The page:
Music » Homespun

Brian Andrew Marek’s Latest, Modern Variety, Is a Return to Physical Media



For local musician Brian Andrew Marek, his Bandcamp page is something like an aural scrapbook. Scroll down far enough into his catalog and you'll find a 1989 live recording from some long-ago club made when he was playing drums in Angus Tweed, his first real band. A few years later Marek stepped to the forefront in the power-pop quintet Not Actual Size, and by the turn of the century he was leading Rocket Park through sets of varied, bizarro rock songs.

As he enters his third decade as a public performer, Marek is happy to curate his back pages, but doesn't dwell too much on the past. That's mainly because he's never really stopped making music, releasing it digitally both under his own name and with projects such as Polyphilo and the Vertigo Swirl.

His latest collection, however, marks Marek's return to physical media: Modern Variety is available online and on CD, though he says he initially had other ideas for the album's format.

"I kind of set my sights further and came back a little bit because I was thinking of putting this one out on vinyl," Marek says. "And I was starting to save up the money but I lost my job and was out of work. I thought, 'I can still do this, but it will have to be a CD.' Maybe the vinyl will be a future dream to see out."

After so many years of doing small-scale or digital-only releases — throwing his work into the vast, gaping maw of the internet's streaming services, as it were — it was the encouragement of those around him that gave Marek the push to commit the songs to something tangible.

"I think there was a certain amount of confidence that has grown through the years, and I feel like I'm at a place now where I have a lot of supportive voices around me — people who would tell me, 'You don't promote yourself enough,'" Marek says. "The message was there that I should take this to the next level, do something that has a chance of giving me a little more of a face on the scene."

Whatever the medium, Marek's music is perennially infused with the knack for harmony and hooks that come from having ingested 60 years' worth of pop music, from AM pop mainstays like the Zombies and the Association to outre-rock icons like XTC and Todd Rundgren.

On Modern Variety, Marek handles all the instrumentation and, on most tracks, a few strands of vocal harmony to boot — his lead vocals tend to land with a wry, winking grin atop his compositions' zippy frenetic energy. The pep of "Big City Dreams" kicks the record off with a start — Marek says he wrote it in tribute to his girlfriend's globe-trotting spirit — and closing track "Sky Ranch" ends the disc with a ruminative piano ballad that wouldn't feel out of place on the Kinks' Muswell Hillbillies.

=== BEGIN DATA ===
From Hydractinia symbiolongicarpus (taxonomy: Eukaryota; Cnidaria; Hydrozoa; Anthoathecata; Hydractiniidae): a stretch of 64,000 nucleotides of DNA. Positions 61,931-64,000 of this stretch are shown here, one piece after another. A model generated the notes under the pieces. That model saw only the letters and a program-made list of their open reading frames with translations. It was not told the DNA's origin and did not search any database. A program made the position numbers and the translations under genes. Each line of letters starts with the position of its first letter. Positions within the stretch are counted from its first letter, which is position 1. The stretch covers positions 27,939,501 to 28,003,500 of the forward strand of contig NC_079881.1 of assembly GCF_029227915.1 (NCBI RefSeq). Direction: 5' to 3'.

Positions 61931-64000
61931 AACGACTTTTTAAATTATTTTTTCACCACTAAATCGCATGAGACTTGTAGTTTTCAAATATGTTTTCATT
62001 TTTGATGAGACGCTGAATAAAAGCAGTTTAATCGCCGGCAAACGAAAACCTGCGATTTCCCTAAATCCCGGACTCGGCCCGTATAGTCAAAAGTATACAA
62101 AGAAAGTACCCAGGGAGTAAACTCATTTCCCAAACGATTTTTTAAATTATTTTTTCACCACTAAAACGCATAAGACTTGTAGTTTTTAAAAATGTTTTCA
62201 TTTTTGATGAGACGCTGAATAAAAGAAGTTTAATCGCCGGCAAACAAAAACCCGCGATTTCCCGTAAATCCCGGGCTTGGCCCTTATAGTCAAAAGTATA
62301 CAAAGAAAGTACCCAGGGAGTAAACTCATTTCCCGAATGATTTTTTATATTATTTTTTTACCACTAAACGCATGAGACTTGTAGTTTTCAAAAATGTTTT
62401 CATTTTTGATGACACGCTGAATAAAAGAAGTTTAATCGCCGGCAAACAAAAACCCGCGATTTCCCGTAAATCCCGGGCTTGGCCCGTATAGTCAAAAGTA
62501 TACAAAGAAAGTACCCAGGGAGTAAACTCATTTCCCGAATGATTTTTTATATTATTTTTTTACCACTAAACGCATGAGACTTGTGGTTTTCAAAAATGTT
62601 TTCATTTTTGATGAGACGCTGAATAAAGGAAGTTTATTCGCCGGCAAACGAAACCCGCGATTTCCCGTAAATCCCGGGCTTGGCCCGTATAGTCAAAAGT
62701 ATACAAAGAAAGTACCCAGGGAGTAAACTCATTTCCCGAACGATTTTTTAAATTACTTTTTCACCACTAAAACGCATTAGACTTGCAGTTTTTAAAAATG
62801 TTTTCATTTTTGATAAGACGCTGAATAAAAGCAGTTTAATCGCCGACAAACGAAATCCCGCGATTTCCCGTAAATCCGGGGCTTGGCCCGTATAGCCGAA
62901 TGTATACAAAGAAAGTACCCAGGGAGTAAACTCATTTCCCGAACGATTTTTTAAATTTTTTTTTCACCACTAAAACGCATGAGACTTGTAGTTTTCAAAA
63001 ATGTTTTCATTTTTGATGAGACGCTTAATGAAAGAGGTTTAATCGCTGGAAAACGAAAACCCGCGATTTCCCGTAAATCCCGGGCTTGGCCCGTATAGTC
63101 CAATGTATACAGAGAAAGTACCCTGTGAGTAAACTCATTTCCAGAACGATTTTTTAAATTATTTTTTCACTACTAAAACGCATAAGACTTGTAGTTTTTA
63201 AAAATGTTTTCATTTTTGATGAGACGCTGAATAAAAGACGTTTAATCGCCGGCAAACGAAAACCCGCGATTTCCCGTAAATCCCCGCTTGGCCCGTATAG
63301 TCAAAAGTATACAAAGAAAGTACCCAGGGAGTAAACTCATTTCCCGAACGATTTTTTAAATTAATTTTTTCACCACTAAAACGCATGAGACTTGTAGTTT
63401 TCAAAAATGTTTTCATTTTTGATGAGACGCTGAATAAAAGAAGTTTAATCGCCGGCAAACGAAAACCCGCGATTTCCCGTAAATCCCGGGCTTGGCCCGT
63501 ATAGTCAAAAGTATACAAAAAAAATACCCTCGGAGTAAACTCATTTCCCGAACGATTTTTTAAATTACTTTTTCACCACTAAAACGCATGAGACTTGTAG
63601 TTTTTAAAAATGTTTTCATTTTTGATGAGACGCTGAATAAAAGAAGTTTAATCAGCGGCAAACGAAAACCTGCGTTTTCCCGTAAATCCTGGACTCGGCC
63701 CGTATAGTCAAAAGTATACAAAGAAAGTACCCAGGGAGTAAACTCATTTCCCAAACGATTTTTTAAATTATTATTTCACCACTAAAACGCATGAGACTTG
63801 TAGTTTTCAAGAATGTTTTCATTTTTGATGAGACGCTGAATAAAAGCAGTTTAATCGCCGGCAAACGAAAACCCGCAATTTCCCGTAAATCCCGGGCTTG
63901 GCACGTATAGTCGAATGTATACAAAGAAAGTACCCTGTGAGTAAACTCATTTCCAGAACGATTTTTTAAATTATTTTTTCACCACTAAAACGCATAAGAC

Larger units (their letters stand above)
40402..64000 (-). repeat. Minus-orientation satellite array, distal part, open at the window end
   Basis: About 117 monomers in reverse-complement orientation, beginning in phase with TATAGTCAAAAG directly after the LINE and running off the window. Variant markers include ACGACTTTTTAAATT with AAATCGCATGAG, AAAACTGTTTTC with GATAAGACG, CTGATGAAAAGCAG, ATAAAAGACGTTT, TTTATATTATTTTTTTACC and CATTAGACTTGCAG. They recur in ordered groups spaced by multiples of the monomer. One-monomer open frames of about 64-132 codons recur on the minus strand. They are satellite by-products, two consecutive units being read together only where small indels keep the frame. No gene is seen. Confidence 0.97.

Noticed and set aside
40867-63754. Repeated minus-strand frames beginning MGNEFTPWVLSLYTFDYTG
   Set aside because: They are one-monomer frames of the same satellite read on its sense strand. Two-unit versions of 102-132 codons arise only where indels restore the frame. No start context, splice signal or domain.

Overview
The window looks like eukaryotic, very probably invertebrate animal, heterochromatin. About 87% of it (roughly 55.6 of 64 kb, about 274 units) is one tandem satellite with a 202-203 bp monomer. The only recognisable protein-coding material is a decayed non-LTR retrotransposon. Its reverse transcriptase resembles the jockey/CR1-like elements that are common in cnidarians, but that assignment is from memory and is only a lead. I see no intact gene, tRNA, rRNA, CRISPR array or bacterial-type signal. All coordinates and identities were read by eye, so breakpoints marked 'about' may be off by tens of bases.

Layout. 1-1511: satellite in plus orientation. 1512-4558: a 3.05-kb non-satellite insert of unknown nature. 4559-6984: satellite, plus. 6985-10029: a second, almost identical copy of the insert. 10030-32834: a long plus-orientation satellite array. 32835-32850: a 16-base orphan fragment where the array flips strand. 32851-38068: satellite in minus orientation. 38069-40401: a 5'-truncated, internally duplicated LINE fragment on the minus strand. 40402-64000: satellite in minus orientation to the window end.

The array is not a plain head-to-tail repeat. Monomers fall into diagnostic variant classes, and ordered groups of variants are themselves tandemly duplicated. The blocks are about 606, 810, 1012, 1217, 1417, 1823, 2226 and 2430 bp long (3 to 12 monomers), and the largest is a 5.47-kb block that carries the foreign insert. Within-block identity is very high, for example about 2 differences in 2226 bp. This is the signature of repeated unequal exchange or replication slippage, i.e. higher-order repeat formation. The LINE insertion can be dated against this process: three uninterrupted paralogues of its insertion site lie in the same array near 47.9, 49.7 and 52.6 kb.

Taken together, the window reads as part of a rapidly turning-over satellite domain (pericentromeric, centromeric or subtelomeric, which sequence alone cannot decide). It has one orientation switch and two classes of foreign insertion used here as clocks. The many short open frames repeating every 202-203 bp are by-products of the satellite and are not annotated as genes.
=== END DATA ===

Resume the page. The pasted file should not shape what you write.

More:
The just-released CD may help reintroduce Marek to a music scene that he's skirted the fringes of for a few decades, but at the moment he doesn't have plans to recreate the album live on stage. Part of that has to do with his lack of an actual band (though he maintains a working relationship with longtime foil "Manic Myk" Thompson on drums). But these days, he's less interested in leading a rock band from behind his guitar; he'd rather float in the background at some local dive from the piano bench. A few years back, at the now-shuttered Cherokee Street tavern the Blue Pearl, Marek would do just that, playing a free-form set of originals and covers.

"From a logical standpoint, you can fill in the blanks easier on a piano; guitar has limitations in terms of doing it solo," he says. "With piano you have the possibility of chords and melody happening simultaneously."

During a conversation over beers at the Tick Tock Tavern on a recent Sunday afternoon, pianist Ellen Cook is doing much of what Marek describes: playing idiosyncratic covers from the pub's spinet. Asked what he might conjure, given the chance, Marek says he would reach for an old standby.

"The first thing that comes to mind, because it's kind of a go-to for me, is 'I Can't Get It Out of My Head' by Electric Light Orchestra, because that's a song I have ingrained," he says. "But you just never know what I'm gonna do; sometimes I would get some crazy wavelength in my head that made me say, 'I'm gonna do "I Got You" by Split Enz as a piano song.'"

Having a catalog of 30 years' worth of songs at his disposal is comforting to Marek, and it serves as a reminder that there are always more songs to be sung, even during those rare moments when he's not working on a new collection.

"There will always be another thirteen good songs, I hope!" he says with a laugh. "In private, I do doubt myself, but I know logically there will always be something that's interesting."

That thought keeps Marek looking ahead rather than behind. It's doubtful that another collection, no matter the format, will take long.

"I could have put together a compendium," Marek says, "but I like moving forward and being able to show, 'Here's my progress over the years.'"


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